Wired magazine recently released a story about a small Utah restaurant standing up to “the industry giant.” The tale of Cisero’s Ristorante and the Payment Card Industry (PCI) is a classic story of David vs. Goliath. It’s about the small shop that is standing up for itself and challenging the PCI machine; that giant that dominates the industry. Many merchants and retailers will be waiting with baited breath on the outcome of this case and the precedence it will help shape. The ruling may ultimately change the way PCI DSS is structured, and here’s why.
Fraud has always been an issue, even before credit cards were conceived; and it became an even larger issue once the proliferation of “plastic” hit the market. When identity and payment theft became a liability to payment card brands, they came together as an industry and formed a set of standards to protect themselves, PCI DSS. The policies and practices ultimately shifted the liability of bad debt (resulting from fraudulent transactions) from the card brands onto the acquiring banks (those processing the transactions). In turn, the acquiring banks enforce PCI compliance with the merchants through a system of documentation and fees. Typically, there is an annual compliance fee for participation in the program (which is not optional) or a fee/penalty for non-compliance. With the birth of these standards and corresponding programs, the payment card industry has been able better manage their own risk while continuing to move forward with their core business of issuing/promoting the use of credit.
This fundamental change in responsibility is where the story in Utah begins. Although PCI DSS attempts to transfer the burden of fraud onto merchants, according to the Wired article, it appears that there may have never been an actual agreement between the merchants and the industry. This lack of clarity surrounding the merchant/card brand relationship marks a could be a missing element for PCI DSS, and the outcome of this case may ultimately change how compliance will impact the industry in the future.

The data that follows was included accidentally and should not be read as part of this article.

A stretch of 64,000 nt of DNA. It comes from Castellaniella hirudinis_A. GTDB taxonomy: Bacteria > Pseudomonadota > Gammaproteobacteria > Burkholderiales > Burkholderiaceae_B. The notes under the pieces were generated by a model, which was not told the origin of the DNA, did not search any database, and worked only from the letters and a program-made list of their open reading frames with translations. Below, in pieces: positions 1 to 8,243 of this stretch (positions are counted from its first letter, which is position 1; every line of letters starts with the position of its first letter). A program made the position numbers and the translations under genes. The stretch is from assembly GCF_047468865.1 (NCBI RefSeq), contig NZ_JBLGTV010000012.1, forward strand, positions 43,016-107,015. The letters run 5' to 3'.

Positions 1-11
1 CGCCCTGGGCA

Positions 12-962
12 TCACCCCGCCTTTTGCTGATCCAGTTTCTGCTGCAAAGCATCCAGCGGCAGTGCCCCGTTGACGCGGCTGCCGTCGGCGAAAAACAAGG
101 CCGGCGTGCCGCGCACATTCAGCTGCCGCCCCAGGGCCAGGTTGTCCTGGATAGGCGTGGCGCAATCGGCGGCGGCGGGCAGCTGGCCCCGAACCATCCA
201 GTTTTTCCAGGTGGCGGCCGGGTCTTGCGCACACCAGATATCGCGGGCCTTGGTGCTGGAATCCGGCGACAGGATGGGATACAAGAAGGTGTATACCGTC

Aside from the potential flaws in the structure of agreements or structures between entities, the fact is customer card data is safer and better protected with standards in place. Regardless of who ultimately owns the risk, the intentions of protecting cardholders are intrinsically good. (Try to imagine how many fraudulent charges have been averted since the implementation of PCI DSS.) What may have started out as a policy to simply protect card brands has evolved into a set of standards that reassures cardholders and protects valuable data from fraudulent activity.
We truly hope things work out for Cisero’s Ristorante, and in the same breath, we recognize there may likely be many other merchants dealing with similar misfortunes. When the case is ultimately resolved, our hope is that the industry learns from this example, and finds even better ways of structuring programs that affect and protect the retail industry. In the meantime, for merchants the best medicine is preventative. Becoming compliant through a well structured security program is the best assurance against reducing the risk against fraud.
What thoughts do you have regarding any potential gaps in the structure and management of PCI compliance in the retail industry (be it the at the consumer, the merchant or the card brand)?